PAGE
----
Although Strategic Plan Implementation was #5 on the list, it only had 2 grantees, with the bulk of the funding ($6.1 million) going to the Council of Chief State School Officers (CCSSO).  This group is made up of the people who are in charge of each state’s department of education.  I can remember years ago hearing the Illinois State Superintendent Chis Koch enthusing over a new concept – Common Core Standards – after he returned from the annual meeting of the CCSSO.  A good place to put your money if you want to change education.  “Bad Charity” with reservations.

Number 6 on the list was On-line and/or Personalized Learning ($6 million).  Interestingly enough, several of the grants in this category went to public school districts (the vast majority of the 128 grants went to anything but public schools).  This shows the Foundation’s believe that technology should take a more prominent role in the instruction of students.  If developed properly this area could be a benefit to teachers and students.  “Good Charity” with reservations.

Conference Support (#7) is an interesting category.  In most cases it appears the Foundation provided funds to organizations to send teachers (and sometimes students) to attend various conferences.  It didn’t appear that every conference was about a particular topic (i.e. Common Core).  “Good Charity”

I was a bit surprised to see that the category College Ready only had three recipients, of which one (Alliance for Excellent Education, Inc.) received the bulk of the funding.  College Ready is the Gates Foundation’s #1 priority for it U.S. Programs, so why not more funding in this area?  My only guess is that the Foundation already believes they know what it takes to make kids college ready and doesn’t need to invest more in that area.  I’m always suspicious of anyone who has all the answers.  “Bad Charity”

The last category I’ll touch on in this post (yes there is one more coming) is Provide Teacher Materials.  Most teachers know that DonorsChoose.org is a website they can look to for classroom materials.  The Foundation made two grants totaling $3.6 million to support DonorsChoose.org.  “Good Charity”

Ying_yang_sign

So is the Gates Foundation a “Good Charity” or a “Bad Charity”?  The answer is “Yes”.  In some cases its philanthropy may actually help public education.  In others it definitely hurts public education.  What we do know is with over $42.3 billion in assets it will continue to impact education for a long time.

In my next post on this topic I’ll look at why the Foundation might spend funds to support other philanthropic organizations, what are some of the projects funded in the “Other” category, and a look at the organizations that received the most money from the Foundation in 2014.

Charter Schools Are Like Cheap Sex

I love a good analogy and this one is a doozy.  Peter Greene over at Curmudgucation is at it again.  He says that supporting for-profit charter schools is like being with a hooker.  Really.  Here’s an excerpt about the logic of those who support for-profit charter schools:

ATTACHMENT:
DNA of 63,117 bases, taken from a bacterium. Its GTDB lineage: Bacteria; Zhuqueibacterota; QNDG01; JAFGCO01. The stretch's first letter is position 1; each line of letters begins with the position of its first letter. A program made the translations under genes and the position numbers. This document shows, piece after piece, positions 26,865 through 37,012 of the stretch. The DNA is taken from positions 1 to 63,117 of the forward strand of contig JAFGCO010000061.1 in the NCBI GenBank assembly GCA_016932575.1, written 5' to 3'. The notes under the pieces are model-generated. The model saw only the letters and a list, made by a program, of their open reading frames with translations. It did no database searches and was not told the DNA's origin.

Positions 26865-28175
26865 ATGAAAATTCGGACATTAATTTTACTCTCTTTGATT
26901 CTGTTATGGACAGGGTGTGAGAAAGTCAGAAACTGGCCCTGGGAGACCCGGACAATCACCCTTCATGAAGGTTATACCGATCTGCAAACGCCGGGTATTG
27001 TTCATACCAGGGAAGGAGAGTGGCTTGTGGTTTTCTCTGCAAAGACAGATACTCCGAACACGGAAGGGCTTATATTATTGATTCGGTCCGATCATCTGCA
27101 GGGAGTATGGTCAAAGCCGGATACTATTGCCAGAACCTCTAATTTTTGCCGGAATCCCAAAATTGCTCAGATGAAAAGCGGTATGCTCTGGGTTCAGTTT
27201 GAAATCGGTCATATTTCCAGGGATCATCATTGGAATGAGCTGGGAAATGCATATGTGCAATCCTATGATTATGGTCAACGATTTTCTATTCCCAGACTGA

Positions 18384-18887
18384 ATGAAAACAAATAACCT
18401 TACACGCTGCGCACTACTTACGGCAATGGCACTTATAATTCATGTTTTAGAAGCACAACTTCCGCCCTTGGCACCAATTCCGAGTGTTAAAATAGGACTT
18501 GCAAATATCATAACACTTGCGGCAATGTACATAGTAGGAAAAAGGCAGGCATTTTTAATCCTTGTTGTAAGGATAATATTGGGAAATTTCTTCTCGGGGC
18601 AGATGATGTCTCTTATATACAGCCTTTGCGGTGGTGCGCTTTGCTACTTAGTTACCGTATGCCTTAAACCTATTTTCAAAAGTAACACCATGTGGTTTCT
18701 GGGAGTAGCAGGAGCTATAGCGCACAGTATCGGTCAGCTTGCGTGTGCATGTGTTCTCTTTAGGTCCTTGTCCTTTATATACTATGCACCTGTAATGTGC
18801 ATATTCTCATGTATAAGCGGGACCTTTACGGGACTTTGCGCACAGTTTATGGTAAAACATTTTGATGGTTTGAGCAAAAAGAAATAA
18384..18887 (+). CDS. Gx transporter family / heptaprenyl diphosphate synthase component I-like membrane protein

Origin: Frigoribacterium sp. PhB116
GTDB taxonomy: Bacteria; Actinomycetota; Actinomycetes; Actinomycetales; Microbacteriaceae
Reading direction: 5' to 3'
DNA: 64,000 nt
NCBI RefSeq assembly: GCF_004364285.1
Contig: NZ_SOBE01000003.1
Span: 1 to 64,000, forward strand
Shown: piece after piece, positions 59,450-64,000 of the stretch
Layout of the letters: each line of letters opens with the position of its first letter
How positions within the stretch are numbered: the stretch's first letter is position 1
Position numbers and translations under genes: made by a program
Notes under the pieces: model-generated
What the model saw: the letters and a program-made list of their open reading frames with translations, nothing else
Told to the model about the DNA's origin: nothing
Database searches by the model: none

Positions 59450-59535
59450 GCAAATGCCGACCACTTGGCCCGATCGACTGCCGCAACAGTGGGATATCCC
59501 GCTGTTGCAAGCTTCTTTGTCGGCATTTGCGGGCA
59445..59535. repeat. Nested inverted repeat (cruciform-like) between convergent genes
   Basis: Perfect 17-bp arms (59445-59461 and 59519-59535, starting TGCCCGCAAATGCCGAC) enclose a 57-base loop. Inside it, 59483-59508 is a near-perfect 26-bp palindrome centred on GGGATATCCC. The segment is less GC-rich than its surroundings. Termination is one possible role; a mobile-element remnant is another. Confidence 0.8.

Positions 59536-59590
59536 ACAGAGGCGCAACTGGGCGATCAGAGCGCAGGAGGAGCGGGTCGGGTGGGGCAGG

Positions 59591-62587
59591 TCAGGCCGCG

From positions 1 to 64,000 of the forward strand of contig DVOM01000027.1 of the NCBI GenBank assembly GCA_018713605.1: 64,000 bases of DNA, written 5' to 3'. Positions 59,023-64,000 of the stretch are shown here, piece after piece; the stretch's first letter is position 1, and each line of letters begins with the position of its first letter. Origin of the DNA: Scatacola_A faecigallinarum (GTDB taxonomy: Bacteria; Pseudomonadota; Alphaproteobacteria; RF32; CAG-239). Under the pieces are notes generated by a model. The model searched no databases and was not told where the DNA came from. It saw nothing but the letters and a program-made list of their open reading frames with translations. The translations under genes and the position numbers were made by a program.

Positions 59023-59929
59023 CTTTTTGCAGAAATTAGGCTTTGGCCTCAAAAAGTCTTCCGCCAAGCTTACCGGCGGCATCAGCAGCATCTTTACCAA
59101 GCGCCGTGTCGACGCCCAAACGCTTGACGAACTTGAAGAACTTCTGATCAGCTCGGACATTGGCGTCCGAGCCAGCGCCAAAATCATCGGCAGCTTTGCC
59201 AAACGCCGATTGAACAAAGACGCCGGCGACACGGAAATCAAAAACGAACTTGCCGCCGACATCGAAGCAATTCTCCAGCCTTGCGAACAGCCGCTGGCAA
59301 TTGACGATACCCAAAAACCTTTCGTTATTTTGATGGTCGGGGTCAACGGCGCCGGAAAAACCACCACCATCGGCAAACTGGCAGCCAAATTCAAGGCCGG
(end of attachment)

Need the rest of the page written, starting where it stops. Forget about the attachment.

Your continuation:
“I don’t care if they are making a pile of money,” is the response. “If they’re getting the results, what difference does it make?”…
That response makes the same sense as saying, “I don’t care if I’m going to bed with a person who’s committed to a loving, long-lasting relationship or if I’m going to be with a hundred dollar an hour hooker. As long as the sex is good, what difference does it make?”

Read the whole piece by clicking HERE.

 

Demographic Analysis of Charter Schools in New Jersey

newjersey-700x700Those reading posts from this blog may have wondered, “Why is he critical of charter schools?”.  There are many reasons why charter schools hurt public education and today I’d like to focus on the fact that they aren’t fair.  As public educators, we always feared that charter schools would skim off the “good” students and leave public schools with those students who require the most assistance.  A recently released report has substantiated that concern.

Authors Mark Weber and Julia Sass Rubin released the report titled “New Jersey Charter Schools: A Data-Driven View, Part 1“. Click on a synopsis of their report HERE.   In the words of co-author Mark Weber:

The data is quite clear: as a sector, charter schools do not educate the same students as their host districts. On average, charters educate proportionately fewer students in economic disadvantage (as measured by eligibility for the federal free lunch program) than do the district schools in their communities.
Charters also educate fewer students with special education needs; further, the students with those needs that charters do educate tend to have less costly disabilities. In addition, the sector enrolls very few students who are English language learners.  (NJ Spotlight, 11/14/14)

Is this what “choice” is all about?  Leave the kids with the most needs in public schools while the charter schools skim off the kids who are less expensive to educate?  If public schools have a disproportionately higher percentage of students in economic disadvantage, special education needs, and English language learners what will their test scores look like compared to the charter school down the block?  If their test scores are lower, then I guess that would prove that public schools are failing and should be “reformed”.

Sunny Beach

Peter Greene is the author of the blog Curmudgucation.  He is a teacher who cares about his profession and an eloquent writer.

One of his recent pieces, titled “Nobody Owns the Beach”, hit a chord with me.  In it he points out that the beaches in Hawaii are public resources.  It doesn’t matter how much money you have, you can’t “own the beach” in Hawaii.  Why is it important that nobody owns the beach?  Peter says:

That’s because your government recognizes that certain resources are a public good and need to be maintained as public goods. So even when somebody offers to “manage” that public good for you, just for a cut of the take, that doesn’t happen. Because as soon as a public resource becomes a way of enriching private interests, the public interest in that resource takes a back seat.

At the end of his essay, he beautifully transitions this concept to public schooling.  I would encourage you to read this short, but insightful piece.  Click below to read “Nobody Owns the Beach”

Nobody Owns the Beach

hawaiibeach

Aloha